But actively mendacious political ads are hard to combat.  People do believe them, not that most people believe everything they see in a political ad, but in the 'well, there must be some truth to it' sense.  You can't really prosecute lying political ads.  And the public is heartily sick of 'you're a liar,' no, 'you're a liar' dialogue between politicians.  I think the whole world of political advertising is rotten, and bad for the country.  It breeds cynicism, it makes people hate politics.  Just because you can lie about your opponent, Iand probably get away with it), doesn't mean you should

Recently, two clergymen, one Christian and one Muslim, sent a letter to the heads of hotel chains, urging them to stop the practice of offering pay-per-view porn in their hotel rooms.  I thought that was awesome.  They urged hotels to stop this practice, not because it was illegal, and knowing it was profitable, but just because it was immoral.  Just because you can do this, doesn't mean you should. 

This whole post, turns out, is about rich people.  I'm not rich, and maybe that makes me feel morally superior to people who are, which is wrong of me and I should quit.  (Just because I can. . . .)  But when I go grocery shopping, how hard is it for me to go back to the cereal aisle and put back the box of Cap'n Crunch instead of hiding it in the zucchini bin?  How hard is it to be polite to the telemarketer, how hard is it to wait patiently in the parking lot instead of honking, how hard is it to actually drive the speed limit?  We can do all sorts of rude and obnoxious things.  Should we?

Please understand, I'm not equating rich people paying doctors for better service with porn.  I'm saying that people should perhaps think carefully about the moral implications of things they do, including things that are legal.  Just because we can do something doesn't mean we should. 


  1. From some of your phrasing, it sounds as though you watched the Daily Show Tuesday night. Well played, sir.

    1. Replying to Eric, not Rolfo: Agreed...true in many instances that some things shouldn't be done even though they can, and those were good examples. Outlawing queue jumping? Please.

      I also believe that just because someone else believes it's wrong to do something doesn't mean you shouldn't.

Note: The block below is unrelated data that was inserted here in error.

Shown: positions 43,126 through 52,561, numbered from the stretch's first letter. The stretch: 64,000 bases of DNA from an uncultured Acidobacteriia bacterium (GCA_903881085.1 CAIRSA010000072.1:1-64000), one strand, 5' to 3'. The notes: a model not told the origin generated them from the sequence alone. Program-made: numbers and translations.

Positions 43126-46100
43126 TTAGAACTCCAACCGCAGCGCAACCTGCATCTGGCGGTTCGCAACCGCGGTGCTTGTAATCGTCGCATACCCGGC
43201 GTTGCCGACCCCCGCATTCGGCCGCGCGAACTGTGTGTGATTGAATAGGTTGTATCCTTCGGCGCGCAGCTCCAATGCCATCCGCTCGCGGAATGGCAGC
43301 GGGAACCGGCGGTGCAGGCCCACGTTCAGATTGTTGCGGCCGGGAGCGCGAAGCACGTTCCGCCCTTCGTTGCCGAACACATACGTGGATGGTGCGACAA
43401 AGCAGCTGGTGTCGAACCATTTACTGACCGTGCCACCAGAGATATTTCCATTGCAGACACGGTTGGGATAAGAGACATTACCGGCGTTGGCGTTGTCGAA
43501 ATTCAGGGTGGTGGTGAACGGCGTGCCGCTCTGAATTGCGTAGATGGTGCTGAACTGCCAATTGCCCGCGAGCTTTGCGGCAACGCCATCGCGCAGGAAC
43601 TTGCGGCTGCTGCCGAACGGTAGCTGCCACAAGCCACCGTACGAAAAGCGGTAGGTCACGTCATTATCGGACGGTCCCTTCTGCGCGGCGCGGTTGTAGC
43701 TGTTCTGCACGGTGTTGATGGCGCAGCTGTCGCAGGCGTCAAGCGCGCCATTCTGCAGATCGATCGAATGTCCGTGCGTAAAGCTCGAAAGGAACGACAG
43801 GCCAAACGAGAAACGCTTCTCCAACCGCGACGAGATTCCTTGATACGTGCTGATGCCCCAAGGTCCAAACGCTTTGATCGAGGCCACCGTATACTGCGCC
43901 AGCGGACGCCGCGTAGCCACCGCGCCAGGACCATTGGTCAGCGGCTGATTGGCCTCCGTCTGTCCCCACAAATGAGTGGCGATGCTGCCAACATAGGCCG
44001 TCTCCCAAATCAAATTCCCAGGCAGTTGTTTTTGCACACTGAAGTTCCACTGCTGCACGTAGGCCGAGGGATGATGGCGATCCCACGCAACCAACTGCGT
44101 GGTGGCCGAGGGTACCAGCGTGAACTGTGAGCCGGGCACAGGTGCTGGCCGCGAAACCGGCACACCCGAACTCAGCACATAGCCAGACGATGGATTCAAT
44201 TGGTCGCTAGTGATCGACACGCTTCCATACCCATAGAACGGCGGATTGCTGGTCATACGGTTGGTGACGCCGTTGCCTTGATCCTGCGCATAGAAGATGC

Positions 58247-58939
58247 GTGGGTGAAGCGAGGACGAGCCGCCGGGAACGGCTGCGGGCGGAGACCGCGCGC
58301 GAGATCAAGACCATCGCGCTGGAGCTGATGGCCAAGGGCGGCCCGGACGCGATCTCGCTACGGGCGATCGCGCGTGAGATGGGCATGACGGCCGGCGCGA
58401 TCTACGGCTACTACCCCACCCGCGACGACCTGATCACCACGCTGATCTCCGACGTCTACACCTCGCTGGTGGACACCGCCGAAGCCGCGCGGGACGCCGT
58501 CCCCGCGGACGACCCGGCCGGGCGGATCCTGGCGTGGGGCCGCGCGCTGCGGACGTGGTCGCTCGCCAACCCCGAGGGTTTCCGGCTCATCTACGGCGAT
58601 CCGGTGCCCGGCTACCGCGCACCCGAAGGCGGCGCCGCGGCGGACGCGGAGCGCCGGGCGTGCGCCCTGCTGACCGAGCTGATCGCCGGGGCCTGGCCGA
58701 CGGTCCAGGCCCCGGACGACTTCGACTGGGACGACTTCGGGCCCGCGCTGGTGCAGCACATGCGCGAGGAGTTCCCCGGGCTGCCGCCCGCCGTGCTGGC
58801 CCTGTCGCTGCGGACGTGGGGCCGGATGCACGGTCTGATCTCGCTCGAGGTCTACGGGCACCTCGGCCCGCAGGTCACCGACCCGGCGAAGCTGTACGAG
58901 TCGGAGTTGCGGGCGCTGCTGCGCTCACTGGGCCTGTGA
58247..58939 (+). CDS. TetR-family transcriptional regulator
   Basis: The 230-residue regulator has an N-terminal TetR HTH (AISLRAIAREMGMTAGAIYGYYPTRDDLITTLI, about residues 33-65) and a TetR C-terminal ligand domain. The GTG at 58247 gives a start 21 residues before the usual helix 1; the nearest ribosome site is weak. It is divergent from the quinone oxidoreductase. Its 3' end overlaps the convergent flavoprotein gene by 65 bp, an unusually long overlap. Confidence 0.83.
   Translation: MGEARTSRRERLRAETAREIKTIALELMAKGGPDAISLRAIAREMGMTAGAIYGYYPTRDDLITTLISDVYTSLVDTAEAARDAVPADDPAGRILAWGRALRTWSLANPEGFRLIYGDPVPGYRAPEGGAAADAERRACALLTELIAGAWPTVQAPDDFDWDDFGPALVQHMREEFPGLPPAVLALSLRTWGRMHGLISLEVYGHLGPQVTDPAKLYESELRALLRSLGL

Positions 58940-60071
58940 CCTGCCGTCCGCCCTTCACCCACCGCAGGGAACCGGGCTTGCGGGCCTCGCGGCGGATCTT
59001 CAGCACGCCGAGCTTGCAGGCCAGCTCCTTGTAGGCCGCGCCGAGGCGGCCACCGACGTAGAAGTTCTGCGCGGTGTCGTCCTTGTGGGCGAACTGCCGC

When I get a little extra cash, I plan to bop out to Smokin' Jack's Rib Shack and get a rack of their killer ribs. There are people on the planet who believe I should be stoned or beheaded or some such for the horrible sin of eating pork. I plan to anyway, budget permitting.

      This Saturday, it's very likely I'll have a high-quality imported beer with my evening meal. What's unlikely is that I'll have more than one. There are many in the world, millions, in fact, including beloved friends, who consider this immoral on my part. As with my ribs, this will have no direct impact on anyone else. In fact, no one but me will ever know if I drank the beer or not. I'd no doubt be told by someone I shouldn't do it anyway. Having just reviewed the moral considerations, I can tell you it's very likely that bad boy is goin' down. Is this morally worse than buying a pass to cut in line in Orlando?

      Who's worse: the guy on a business trip who watches some cheap porn flick on pay-per-view, or the equine rectum who cuts people off and flips them off in traffic?

      I'd present that the moral implications of any particular action have more to do with its direct effects on others than it does with whether or not it adheres to what others believe.

      And I also believe that applies with those who facilitate rather than carry out such actions. Again:
      who's worse, the hotel chain that includes pay-per-view porn among its offerings, or the former superiors of Jerry Sandusky?

      That there are versions of The Golden Rule in most religious and philosophical tradions is no accident. And to compliment that outstanding rule, I would also present a moral position held by a truly great philospoher, Popeye: "Treats people right, and if they steps on ya, socks 'em."

      And the most important moral consideration of all, of course: Beat Purdue!

    2. And I'll probably be enjoying ribs at the same table. Seems a bit different to me, though, because nobody's being inconvenienced when I do. Enjoy your beer with my compliments; ain't no skin off my nose.
      My argument on the porn thing is that it contributes to a attitude towards women that does actually harm society as a whole. That's also what the guys' letter says. But of course Joe Pa was far more culpable-obviously.